In 1925, Henry Ford formed the Stout Metal Airplane Division of the Ford Motor Company. As a result, the sale of Ford-built all-metal single-engine monoplanes began to the young struggling airmail, express and passenger airlines. This same year, the first experimental Ford Tri-Motor was built. In 1926 the first Wright "Whirlwind" engine equipped Ford 4-AT Tri-Motor came onto the market. It represented a tremendous technological advance over existing aircraft and it enabled Ford's new Airplane Manufacturing Division to become the world's largest manufacturer of commercial aircraft. Airlines quickly abandoned their primitive aircraft capable of only carrying airmail and one or two passengers and flocked to buy the Ford Tri-Motor. They were soon used to establish the first transcontinental air service.
Ford's involvement in aviation also played an important role during times of war. During World War I, Ford Motor Company mass-produced the American-designed "Liberty" aircraft engine and developed engines for the Kettering "Bug," America's first guided missile. After the war Henry Ford became interested in dirigibles and formed the Airplane Development Division, which pioneered in the development of the world's first metal-clad airship. During World War II, Henry Ford turned his energy toward building thousands of Pratt & Whitney "Double Wasp" aircraft engines and B-24 "Liberator" bombers.
Mr. Ford married Clara J. Bryant on April 11, 1888. They had one son, Edsel Bryant Ford, born Nov. 6, 1893. Henry Ford died April 7, 1947. He was 83.
Ford Motor Company continues its ties to aviation today through its presenting sponsorship of EAA's Countdown to Kitty Hawk, a centennial celebration of the Wright brothers' first powered flight - an innovation that forever changed our world. Led by EAA, presented by Ford Motor Company and supported by Microsoft Flight Simulator and Eclipse Aviation, this yearlong series of inspirational events honors the innovation and determination it takes to make world-changing dreams a reality. Countdown to Kitty Hawk features an interactive touring pavilion and the world's most-accurate 1903 Wright Flyer reproduction that will exclusively re-enact the Wright brothers' first flight at Kitty Hawk, N.C., on Dec. 17, 2003 - exactly 100 years later. For more information, go to www.countdowntokittyhawk.org.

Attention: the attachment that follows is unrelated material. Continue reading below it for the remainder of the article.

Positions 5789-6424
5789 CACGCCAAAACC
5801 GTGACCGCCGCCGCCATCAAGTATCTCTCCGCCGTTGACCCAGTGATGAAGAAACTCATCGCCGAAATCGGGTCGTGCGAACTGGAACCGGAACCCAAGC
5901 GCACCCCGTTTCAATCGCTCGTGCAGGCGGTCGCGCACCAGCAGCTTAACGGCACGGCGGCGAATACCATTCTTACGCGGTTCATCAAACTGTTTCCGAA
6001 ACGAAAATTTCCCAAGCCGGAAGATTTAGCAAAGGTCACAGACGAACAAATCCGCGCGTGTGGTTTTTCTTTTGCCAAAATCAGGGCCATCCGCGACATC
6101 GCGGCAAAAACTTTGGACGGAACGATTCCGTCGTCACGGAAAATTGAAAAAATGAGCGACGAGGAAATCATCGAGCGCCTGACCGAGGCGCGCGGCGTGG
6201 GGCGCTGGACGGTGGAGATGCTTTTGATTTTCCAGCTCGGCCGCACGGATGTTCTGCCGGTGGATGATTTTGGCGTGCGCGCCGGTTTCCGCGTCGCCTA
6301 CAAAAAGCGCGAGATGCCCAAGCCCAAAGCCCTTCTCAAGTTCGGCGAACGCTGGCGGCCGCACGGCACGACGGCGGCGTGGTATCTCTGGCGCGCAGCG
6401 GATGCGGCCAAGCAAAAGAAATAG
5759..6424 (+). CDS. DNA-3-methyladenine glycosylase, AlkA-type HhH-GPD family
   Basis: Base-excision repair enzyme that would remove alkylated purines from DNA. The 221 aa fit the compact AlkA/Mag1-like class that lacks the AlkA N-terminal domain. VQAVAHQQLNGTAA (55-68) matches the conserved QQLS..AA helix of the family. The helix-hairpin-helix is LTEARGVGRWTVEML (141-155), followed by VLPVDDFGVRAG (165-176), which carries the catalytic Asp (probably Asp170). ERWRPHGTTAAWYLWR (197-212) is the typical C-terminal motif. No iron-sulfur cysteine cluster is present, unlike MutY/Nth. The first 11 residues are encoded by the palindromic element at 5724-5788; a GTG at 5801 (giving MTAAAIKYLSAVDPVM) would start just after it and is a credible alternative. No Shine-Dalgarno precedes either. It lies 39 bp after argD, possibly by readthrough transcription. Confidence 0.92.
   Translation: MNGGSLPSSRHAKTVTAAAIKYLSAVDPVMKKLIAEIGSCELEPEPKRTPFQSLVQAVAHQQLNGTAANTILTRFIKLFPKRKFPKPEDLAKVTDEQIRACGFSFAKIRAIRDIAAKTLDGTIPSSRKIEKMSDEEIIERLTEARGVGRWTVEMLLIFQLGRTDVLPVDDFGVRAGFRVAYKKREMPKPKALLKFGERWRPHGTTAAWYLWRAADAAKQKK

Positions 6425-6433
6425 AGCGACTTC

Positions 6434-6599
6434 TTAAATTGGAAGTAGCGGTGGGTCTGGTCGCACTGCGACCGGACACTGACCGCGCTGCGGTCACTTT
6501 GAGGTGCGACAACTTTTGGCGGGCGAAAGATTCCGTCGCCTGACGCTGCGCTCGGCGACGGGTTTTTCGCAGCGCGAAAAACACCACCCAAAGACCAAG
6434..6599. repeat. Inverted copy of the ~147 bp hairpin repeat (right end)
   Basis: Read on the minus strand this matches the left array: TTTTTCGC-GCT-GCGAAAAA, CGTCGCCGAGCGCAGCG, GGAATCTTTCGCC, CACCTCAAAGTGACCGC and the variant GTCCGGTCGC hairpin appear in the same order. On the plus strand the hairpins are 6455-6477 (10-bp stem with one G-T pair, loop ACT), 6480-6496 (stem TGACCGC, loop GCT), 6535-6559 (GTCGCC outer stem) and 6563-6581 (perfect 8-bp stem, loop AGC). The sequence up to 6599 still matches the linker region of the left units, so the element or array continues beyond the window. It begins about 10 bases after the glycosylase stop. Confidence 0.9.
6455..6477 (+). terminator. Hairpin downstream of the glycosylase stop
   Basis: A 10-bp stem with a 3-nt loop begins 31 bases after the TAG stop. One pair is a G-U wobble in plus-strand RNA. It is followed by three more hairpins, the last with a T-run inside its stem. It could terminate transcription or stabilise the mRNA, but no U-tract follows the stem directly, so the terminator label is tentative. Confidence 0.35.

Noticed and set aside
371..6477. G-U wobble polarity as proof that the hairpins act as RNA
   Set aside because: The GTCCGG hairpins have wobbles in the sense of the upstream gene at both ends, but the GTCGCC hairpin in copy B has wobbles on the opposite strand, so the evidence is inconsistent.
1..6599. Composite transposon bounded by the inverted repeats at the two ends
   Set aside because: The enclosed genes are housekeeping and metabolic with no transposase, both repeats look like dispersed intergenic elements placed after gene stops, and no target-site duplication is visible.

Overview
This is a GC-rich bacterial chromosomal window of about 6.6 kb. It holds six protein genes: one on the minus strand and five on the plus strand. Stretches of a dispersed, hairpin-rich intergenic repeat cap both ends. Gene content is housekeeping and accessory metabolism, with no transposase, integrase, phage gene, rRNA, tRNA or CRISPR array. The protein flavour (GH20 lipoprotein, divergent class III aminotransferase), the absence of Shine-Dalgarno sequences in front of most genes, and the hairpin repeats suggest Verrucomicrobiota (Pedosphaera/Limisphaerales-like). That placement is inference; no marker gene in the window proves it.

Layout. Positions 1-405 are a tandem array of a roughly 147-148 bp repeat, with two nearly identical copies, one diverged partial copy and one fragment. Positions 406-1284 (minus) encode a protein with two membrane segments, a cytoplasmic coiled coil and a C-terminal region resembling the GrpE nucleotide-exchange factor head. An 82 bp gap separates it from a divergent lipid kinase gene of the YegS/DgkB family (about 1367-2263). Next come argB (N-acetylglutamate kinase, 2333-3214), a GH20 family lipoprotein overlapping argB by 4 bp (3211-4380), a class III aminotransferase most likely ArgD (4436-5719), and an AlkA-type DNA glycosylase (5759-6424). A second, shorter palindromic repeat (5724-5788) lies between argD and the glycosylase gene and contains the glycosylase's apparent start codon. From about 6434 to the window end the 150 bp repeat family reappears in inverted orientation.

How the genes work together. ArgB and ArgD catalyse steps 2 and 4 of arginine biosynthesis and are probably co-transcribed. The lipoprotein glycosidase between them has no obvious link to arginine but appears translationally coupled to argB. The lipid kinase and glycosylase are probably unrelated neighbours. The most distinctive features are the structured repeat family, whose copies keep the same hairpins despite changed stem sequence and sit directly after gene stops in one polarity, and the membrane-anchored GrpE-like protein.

Adapted from the National Aviation Hall of Fame, in which Henry Ford was enshrined in 1984 for his contributions to the development of the aviation industry.
| Home | About | Centennial Celebration | The Wright Flyer | News | Events | People Involved |
| Sponsors & Partners | Media Resources | COUNTDOWN Newsletter | Countdown Merchandise |
| Kitty Hawk Moments | Kitty Hawk Memories | 50 Flags to Kitty Hawk | Join EAA |
All content, logos, pictures, and videos are the property of EAA
Copyright © 2013 - Experimental Aircraft Association, Inc.
If you have any comments or questions contact email@example.com
EAA Aviation Center P.O. Box 3086 Oshkosh, WI 54903-3086 Phone: 920.426.4800